SO FAR, these Jewish Blame-Israel-Firsters remain a minority. Most American Jews I know, meet and read about in surveys remain proud and protective of Israel. Therefore, although I resent the disproportionate attention the hypercritics command within the community and beyond, I resent even more their supersized self-righteousness and the feeble pushback they increasingly receive.
I share Prof. Ruth Wisse’s consternation – and fury – that, as she wrote in Sapir in 2021, “No other minority in America is ‘in sympathy’ with the war against its members – not African-Americans, Latinos, or Asians, not Native Americans or gays. Only the Jewish Left and their liberal fellow travelers capitulate in the old ways.”
“No other minority in America is ‘in sympathy’ with the war against its members – not African-Americans, Latinos, or Asians, not Native Americans or gays. Only the Jewish Left and their liberal fellow travelers capitulate in the old ways.”Prof. Ruth Wisse
This betrayal by these un-Jews – intellectuals and leaders, often on the Jewish dole, undoing the core Jewish consensus around Israel and Zionism – is even more outrageous because the forces gunning for Israel are not just anti-Jewish, not just anti-Zionist, but illiberal, anti-American, undemocratic and totalitarian.
Let me be clear. I seek vigorous debate regarding Israel, Israeli democracy, Israeli policies, Israel’s leaders and Israel’s attitudes and actions toward the Palestinians and others. Healthy identity Zionism requires a big tent like Abraham’s, open on all four sides – or we suffocate. But just as no tent can stand without its poles, no community can survive without some boundaries.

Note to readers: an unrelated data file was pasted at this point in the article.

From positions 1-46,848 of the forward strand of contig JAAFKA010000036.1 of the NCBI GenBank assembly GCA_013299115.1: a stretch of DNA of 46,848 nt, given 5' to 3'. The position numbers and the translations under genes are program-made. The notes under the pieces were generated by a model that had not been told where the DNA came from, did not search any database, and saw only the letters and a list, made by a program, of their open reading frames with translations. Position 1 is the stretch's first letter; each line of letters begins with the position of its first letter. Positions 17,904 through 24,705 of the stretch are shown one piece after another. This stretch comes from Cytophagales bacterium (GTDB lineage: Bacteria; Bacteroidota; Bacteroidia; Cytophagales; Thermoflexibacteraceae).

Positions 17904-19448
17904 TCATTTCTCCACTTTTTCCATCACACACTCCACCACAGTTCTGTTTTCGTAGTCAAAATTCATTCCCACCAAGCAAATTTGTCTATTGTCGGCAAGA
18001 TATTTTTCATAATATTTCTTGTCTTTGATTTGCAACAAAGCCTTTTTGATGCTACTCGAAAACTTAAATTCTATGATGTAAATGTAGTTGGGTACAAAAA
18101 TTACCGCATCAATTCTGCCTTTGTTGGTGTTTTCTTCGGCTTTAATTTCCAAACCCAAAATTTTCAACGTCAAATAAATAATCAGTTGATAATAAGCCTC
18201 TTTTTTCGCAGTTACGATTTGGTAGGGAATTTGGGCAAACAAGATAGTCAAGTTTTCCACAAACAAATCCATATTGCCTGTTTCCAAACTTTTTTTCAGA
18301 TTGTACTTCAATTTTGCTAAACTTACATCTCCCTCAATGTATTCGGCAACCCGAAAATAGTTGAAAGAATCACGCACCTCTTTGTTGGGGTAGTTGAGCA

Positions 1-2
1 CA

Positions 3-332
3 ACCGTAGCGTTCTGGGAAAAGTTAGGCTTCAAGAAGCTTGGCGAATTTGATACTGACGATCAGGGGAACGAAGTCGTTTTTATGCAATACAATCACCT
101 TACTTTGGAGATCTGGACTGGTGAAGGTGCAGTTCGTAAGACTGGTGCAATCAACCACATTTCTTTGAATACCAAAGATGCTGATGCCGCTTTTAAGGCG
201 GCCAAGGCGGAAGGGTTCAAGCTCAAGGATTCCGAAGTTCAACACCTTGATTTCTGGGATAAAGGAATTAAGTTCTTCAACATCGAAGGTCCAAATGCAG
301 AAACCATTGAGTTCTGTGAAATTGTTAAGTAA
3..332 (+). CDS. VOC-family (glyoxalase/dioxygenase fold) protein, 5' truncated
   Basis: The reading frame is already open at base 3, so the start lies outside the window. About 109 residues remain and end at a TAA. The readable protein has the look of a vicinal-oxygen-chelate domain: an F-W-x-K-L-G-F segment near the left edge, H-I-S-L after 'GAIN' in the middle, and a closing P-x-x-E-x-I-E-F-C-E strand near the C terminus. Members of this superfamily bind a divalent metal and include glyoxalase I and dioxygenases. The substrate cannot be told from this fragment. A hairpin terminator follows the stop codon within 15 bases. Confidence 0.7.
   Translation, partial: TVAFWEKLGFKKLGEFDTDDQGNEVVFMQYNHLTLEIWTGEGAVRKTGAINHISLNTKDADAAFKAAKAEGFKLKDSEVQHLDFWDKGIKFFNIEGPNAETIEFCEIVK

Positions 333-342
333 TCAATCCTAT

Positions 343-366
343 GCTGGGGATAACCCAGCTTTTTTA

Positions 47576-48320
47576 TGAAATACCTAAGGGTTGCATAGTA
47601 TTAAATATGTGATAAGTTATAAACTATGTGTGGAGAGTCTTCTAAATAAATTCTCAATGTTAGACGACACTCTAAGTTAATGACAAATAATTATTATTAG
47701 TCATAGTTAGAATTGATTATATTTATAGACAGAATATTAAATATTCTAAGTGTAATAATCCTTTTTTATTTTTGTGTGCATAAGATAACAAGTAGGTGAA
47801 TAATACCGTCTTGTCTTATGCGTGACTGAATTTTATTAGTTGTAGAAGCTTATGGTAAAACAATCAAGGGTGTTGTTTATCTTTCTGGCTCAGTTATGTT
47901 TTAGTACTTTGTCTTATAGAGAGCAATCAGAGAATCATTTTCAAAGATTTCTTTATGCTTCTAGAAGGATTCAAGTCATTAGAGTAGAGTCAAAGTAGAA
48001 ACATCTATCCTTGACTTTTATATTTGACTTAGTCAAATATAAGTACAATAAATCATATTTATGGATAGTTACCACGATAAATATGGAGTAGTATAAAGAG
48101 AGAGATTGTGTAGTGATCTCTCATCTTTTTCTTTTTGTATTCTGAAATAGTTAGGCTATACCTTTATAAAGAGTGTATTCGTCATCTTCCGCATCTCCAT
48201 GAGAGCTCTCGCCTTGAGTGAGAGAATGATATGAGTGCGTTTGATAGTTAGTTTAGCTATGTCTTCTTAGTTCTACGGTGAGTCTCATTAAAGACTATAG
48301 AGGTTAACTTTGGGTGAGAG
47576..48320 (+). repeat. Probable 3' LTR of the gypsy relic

I attack those delegitimizers who repudiate what Israel is, not what Israel does. I condemn those demonizers who inject irrelevant race-based analogies and critiques of Western actions into Zionism’s unique story. And I challenge communal leaders, living off sacred Jewish dollars, to stop building relationships with Israel only through breast-beating without cheerleading, especially because there’s a bigger, more honest and far more inspiring story to tell.
It’s a story of how our youngest, newest martyr, Asher Natan, lived – not just how he died – loving Torah, loving life, perpetually smiling. It’s a story of our latest heroes, from the anonymous officer who shot the Ir David terrorist while absorbing life-threatening wounds, to this paramedic Fadi Dekidek who explains: “Jews save Arabs; Arabs save Jews,” while calling Magen David Adom “an example for the whole world.”
I hope this violence moves our government to slow down its bulldozing ways and keep us united. I hope it challenges the sky-is-falling gloom-and-doomers to protest without shouting loudly, hysterically, democratically, that Israeli democracy is over.
But I also hope this bloodstained moment, outside a synagogue, on Shabbat, 78 years after Auschwitz’s liberation, reminds those American Jews flirting with anti-Zionism to sift right from wrong. Israel is more humane and democratic than ever. We are all stronger, safer, better, with a robust, safe Israel. And we still all are one – Am Yisrael Chai.
The writer is a distinguished scholar of North American history at McGill University, and the author of nine books on American history and four on Zionism. He is the editor of the new three-volume set, Theodor Herzl: Zionist Writings, the inaugural publication of The Library of the Jewish People (www.theljp.org).